In almost any lawsuit, after the initial pleadings are filed, and before the trial, the parties engage in an extended period known as “discovery,” where each side demands and receives information about the other side and its case. In business cases parties typically ask for all of the contracts, communications and financial information that pertain to the issues in dispute. Businesses are generally quite reluctant to share internal business information with any third party, especially a litigation opponent. However, the law favors broad pretrial disclosure of information that has any potential relevance, and thus the volume of information exchanged in the discovery process could be great. read more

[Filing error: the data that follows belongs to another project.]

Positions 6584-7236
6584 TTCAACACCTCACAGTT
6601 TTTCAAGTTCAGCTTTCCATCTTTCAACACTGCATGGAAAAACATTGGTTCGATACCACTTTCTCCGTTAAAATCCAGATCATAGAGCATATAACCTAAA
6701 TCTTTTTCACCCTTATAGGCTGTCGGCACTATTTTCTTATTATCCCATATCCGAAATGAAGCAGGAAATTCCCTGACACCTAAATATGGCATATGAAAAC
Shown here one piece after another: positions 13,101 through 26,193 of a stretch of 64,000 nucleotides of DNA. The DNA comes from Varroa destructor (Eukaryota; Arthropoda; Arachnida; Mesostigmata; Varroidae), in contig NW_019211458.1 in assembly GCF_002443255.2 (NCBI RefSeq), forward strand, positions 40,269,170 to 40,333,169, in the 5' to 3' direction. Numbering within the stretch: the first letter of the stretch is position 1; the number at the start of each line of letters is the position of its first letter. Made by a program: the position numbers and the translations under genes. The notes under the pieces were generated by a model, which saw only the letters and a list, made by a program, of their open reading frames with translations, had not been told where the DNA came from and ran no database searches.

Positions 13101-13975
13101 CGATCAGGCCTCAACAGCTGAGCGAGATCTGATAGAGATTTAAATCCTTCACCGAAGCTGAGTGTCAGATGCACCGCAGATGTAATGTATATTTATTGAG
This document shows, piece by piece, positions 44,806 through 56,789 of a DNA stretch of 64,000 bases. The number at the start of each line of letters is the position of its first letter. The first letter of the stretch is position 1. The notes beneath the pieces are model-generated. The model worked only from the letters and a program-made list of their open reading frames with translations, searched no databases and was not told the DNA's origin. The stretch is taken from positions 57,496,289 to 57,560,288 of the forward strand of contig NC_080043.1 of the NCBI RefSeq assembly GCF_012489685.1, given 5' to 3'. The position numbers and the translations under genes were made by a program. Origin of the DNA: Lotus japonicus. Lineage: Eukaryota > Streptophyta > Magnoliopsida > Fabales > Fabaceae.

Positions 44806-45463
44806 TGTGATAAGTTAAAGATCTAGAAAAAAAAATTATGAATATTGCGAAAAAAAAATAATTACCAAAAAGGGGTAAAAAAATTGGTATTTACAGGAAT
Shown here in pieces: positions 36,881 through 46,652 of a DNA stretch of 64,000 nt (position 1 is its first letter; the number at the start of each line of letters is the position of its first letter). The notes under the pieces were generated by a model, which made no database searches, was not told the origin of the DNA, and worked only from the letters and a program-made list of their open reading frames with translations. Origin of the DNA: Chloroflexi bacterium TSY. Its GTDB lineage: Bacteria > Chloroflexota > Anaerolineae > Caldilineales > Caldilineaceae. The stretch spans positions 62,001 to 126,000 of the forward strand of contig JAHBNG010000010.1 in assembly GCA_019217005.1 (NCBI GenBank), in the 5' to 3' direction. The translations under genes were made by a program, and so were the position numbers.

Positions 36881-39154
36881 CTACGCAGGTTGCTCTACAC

I recently read that the greatest obstacle to clear persuasive writing is for the author to forget what s/he knows, and write for the eyes of the reader, who likely has no prior knowledge about the subject.
A similar process must be undertaken when evaluating with a client how a jury is likely to see the conduct of the parties at trial.
I often have clients ask me whether, at trial, the jury or judge will see the “truth” as they know it. The clients have lived the underlying controversy. They have packed into their memories many more conversations, thoughts and writings than could ever be admitted into evidence at trial. read more